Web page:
Stocks and shares Isas explained What is a stocks and shares Isa
Stocks and shares Isas are different from cash Isas – which are just tax-free savings accounts.
A stocks and shares Isa lets you put money into different types of investments, such as unit trusts, open-ended investment companies (OEICs - similar to unit trusts) and investment trusts, as well as government bonds and corporate bonds. This means your investment can go down as well as up.
You can also buy individual shares and put them into an Isa – this is known as a self-select stocks and shares Isa. You can invest up to £11,520 in the current tax year in a stocks and shares Isa.
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Paying tax with a stocks and shares Isa
Buying share-based investments (such as unit trusts and OEICs) within an Isa is only likely to save you tax if you're earning income from your investments, or are likely to pay capital gains tax. Everyone in the UK has an annual capital gains allowance, which in 2013/14 stood at £10,900. So as long as you don't make any more than £10,900 of gains in a year, you'll have no tax to pay when you sell your investment, even if it's outside of an Isa.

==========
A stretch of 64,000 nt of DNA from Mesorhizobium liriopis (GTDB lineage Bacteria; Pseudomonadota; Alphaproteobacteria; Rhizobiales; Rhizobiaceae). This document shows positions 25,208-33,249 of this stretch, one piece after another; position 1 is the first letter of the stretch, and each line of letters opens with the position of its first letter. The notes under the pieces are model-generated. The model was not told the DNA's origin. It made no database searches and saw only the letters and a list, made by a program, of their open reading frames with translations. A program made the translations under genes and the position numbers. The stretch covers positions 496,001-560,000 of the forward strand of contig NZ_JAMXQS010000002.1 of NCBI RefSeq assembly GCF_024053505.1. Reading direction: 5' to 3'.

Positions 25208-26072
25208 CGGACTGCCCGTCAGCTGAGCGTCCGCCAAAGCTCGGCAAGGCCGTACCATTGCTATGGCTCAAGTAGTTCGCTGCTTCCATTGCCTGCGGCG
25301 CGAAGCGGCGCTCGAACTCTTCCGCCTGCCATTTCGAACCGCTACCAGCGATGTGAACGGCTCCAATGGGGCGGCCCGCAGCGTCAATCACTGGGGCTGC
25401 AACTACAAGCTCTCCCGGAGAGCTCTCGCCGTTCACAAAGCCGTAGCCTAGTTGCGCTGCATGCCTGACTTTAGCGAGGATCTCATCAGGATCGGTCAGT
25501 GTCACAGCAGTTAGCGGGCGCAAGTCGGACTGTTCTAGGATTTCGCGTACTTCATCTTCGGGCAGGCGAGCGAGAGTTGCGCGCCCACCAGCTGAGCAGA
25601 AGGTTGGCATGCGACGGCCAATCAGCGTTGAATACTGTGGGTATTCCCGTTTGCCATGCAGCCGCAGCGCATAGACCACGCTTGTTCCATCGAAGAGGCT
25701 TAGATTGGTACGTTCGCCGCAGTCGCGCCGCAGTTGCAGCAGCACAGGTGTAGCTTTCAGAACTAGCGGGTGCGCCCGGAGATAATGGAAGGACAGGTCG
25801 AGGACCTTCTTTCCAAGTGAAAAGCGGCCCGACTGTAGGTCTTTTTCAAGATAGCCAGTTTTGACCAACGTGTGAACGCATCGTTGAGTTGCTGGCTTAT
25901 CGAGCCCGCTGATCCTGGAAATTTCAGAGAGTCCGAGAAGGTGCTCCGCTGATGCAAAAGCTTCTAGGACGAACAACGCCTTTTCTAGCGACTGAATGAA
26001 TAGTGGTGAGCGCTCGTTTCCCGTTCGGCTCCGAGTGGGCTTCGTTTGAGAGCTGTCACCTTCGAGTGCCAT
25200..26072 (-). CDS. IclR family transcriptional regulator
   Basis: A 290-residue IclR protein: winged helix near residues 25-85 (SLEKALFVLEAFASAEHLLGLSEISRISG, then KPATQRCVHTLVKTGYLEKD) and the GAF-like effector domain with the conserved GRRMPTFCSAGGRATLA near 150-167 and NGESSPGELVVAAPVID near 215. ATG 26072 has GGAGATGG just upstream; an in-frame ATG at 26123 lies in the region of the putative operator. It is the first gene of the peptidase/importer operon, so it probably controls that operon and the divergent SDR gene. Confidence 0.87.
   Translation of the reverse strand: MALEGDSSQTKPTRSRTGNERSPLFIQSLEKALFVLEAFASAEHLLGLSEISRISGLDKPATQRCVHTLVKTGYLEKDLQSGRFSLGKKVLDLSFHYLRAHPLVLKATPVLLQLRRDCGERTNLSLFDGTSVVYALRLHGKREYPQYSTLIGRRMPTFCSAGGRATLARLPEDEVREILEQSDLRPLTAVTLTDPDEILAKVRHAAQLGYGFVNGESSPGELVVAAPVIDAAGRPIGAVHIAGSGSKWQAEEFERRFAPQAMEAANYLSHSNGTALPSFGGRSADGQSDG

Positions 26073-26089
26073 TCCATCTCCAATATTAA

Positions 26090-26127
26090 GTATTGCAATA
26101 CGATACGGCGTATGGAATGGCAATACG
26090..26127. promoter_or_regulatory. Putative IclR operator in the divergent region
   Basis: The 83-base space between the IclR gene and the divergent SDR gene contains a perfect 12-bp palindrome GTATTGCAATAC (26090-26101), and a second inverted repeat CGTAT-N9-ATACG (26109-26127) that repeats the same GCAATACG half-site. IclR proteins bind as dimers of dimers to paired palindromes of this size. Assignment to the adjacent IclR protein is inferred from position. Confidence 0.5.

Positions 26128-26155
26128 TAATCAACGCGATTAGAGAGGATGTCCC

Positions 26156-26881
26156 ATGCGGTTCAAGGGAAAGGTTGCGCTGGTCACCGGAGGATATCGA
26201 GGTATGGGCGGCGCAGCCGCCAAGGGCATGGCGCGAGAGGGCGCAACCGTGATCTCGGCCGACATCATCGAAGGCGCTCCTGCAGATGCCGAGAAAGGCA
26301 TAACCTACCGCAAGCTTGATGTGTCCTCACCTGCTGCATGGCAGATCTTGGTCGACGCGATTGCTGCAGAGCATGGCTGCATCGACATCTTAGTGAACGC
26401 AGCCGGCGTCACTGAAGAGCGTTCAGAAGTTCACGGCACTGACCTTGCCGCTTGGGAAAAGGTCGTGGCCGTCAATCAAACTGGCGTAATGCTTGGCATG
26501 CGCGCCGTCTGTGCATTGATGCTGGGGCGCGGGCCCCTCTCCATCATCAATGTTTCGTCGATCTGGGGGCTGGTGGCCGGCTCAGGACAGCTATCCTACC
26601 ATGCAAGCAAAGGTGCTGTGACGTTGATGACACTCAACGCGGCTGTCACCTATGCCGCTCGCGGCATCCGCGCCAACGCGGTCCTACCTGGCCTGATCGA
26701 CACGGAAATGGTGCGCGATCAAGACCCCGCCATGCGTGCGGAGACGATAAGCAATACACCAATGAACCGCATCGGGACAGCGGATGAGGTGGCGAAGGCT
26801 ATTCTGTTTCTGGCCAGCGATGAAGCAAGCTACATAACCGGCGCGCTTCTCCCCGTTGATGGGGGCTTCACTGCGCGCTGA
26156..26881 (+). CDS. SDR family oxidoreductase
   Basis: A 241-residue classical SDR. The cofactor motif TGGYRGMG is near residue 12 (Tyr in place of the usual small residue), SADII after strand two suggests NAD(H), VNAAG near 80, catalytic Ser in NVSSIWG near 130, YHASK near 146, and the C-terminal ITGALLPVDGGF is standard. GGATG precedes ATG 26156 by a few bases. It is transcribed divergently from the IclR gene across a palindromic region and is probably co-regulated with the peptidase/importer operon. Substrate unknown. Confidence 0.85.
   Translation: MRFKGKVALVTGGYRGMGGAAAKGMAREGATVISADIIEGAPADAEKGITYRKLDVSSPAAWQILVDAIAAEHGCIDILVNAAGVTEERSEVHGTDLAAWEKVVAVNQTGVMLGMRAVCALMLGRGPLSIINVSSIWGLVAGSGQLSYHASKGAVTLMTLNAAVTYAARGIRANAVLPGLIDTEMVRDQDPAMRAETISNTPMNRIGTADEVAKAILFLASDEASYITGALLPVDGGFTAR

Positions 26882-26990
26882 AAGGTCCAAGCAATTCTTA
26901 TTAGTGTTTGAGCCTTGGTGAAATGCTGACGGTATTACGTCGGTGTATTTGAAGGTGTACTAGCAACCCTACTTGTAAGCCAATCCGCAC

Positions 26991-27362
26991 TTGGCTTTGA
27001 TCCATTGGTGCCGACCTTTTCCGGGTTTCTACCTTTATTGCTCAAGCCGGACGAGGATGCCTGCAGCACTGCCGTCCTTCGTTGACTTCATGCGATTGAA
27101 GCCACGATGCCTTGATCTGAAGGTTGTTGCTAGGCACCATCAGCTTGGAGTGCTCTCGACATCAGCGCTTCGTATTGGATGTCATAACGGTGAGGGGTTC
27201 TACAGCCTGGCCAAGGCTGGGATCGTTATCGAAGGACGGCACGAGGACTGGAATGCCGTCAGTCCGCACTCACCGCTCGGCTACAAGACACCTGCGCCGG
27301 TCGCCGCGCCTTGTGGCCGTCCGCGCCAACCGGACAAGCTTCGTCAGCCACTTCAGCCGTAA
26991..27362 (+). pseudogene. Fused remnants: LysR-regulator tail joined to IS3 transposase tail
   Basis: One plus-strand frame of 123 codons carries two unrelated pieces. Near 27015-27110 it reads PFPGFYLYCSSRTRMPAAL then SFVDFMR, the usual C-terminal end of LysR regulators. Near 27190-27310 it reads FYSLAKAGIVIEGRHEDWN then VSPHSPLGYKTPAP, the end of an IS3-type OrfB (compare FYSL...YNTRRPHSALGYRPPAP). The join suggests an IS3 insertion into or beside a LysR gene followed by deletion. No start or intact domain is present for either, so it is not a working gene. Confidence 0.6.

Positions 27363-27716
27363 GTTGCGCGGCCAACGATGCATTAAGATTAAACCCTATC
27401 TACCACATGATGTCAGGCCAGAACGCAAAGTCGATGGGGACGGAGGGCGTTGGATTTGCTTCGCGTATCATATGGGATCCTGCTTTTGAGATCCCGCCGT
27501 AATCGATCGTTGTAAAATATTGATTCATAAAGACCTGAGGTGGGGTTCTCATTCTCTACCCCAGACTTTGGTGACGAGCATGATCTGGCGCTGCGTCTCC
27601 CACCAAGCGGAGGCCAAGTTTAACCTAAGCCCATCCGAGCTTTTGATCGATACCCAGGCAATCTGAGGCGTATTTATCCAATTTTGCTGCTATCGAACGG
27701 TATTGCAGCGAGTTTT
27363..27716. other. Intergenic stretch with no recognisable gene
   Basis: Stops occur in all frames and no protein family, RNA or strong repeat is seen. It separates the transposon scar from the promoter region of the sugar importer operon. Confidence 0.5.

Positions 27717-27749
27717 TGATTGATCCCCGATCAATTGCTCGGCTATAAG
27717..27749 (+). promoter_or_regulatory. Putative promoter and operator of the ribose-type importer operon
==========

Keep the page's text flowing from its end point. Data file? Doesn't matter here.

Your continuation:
If you earn dividends from your investments, outside of an Isa, you will pay tax of 32.5% if you're a higher rate taxpayer and 42.5% if you're an additional rate taxpayer - although 10% of this is automatically deducted before you receive the dividends.
If you're investing via an Isa, however, you will only pay 10% tax on the dividends - and won't have to pay any additional tax. Basic rate taxpayers also don't need to pay additional tax on dividends, regardless of whether they hold the assets within a stocks and shares Isa or not.
If you use your stocks and shares Isa to invest in interest-bearing investments, like corporate bonds and gilts, the interest is tax-free whatever tax band you fall into.
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Charges for investing in a stocks and shares Isa
The investments you place into a stocks and shares Isa have charges that are used to pay commission to financial advisers, cover admin costs and pay fund managers. These vary, depending on what you invest in, but aren't usually any higher than those you'd pay if you invested outside an Isa.
Action point: Are fund charges eating into your returns? - get to grips with the charges you'll pay for investing
How much can you save?
Since 6 April 2012, every adult has an overall allowance of £11,280 each tax year to invest in a stocks and shares Isa. You can invest a maximum of £5,640 of your allowance in a cash Isa.
So you could either invest the full £11,280 in a stocks and shares Isa, or invest up to £5,640 in a cash Isa and, if you choose, invest the remaining £5,640 of your allowance in a stocks and shares Isa.
Annual allowances will now rise with Retail Prices Index (RPI) inflation. The current limit has been increased by £600, from £10,680 in 2011/12 to £11,280 in 2012/13
You are able to transfer your previous years' cash Isas into stocks and shares Isas without affecting your current year's Isa allowance. You can also transfer your current year's cash Isa to a stocks and shares Isa, provided you transfer the whole amount.